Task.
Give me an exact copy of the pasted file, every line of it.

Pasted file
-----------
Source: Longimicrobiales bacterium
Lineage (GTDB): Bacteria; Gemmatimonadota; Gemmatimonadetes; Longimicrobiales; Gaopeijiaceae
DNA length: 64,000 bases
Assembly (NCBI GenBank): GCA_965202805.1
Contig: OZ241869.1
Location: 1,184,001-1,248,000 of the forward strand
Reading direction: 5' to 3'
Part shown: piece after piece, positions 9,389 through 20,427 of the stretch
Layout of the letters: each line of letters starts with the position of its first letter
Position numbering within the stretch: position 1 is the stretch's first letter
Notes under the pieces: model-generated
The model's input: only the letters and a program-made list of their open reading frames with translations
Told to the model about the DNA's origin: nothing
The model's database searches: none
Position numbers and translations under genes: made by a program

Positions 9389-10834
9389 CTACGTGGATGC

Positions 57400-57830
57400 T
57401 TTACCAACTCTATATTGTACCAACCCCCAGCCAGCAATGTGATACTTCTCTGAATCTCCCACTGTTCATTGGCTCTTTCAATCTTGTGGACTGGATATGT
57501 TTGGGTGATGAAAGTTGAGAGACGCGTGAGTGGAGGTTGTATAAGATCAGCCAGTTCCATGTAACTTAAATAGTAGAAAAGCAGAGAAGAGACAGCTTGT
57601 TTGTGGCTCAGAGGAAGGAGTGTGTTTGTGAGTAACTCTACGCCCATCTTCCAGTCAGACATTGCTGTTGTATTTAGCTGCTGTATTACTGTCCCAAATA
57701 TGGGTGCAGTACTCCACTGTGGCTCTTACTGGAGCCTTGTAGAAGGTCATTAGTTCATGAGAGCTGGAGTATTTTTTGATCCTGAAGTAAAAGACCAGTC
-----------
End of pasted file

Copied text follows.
Source: Longimicrobiales bacterium
Lineage (GTDB): Bacteria; Gemmatimonadota; Gemmatimonadetes; Longimicrobiales; Gaopeijiaceae
DNA length: 64,000 bases
Assembly (NCBI GenBank): GCA_965202805.1
Contig: OZ241869.1
Location: 1,184,001-1,248,000 of the forward strand
Reading direction: 5' to 3'
Part shown: piece after piece, positions 9,389 through 20,427 of the stretch
Layout of the letters: each line of letters starts with the position of its first letter
Position numbering within the stretch: position 1 is the stretch's first letter
Notes under the pieces: model-generated
The model's input: only the letters and a program-made list of their open reading frames with translations
Told to the model about the DNA's origin: nothing
The model's database searches: none
Position numbers and translations under genes: made by a program

Positions 9389-10834
9389 CTACGTGGATGC

Positions 57400-57830
57400 T
57401 TTACCAACTCTATATTGTACCAACCCCCAGCCAGCAATGTGATACTTCTCTGAATCTCCCACTGTTCATTGGCTCTTTCAATCTTGTGGACTGGATATGT
57501 TTGGGTGATGAAAGTTGAGAGACGCGTGAGTGGAGGTTGTATAAGATCAGCCAGTTCCATGTAACTTAAATAGTAGAAAAGCAGAGAAGAGACAGCTTGT
57601 TTGTGGCTCAGAGGAAGGAGTGTGTTTGTGAGTAACTCTACGCCCATCTTCCAGTCAGACATTGCTGTTGTATTTAGCTGCTGTATTACTGTCCCAAATA
57701 TGGGTGCAGTACTCCACTGTGGCTCTTACTGGAGCCTTGTAGAAGGTCATTAGTTCATGAGAGCTGGAGTATTTTTTGATCCTGAAGTAAAAGACCAGTC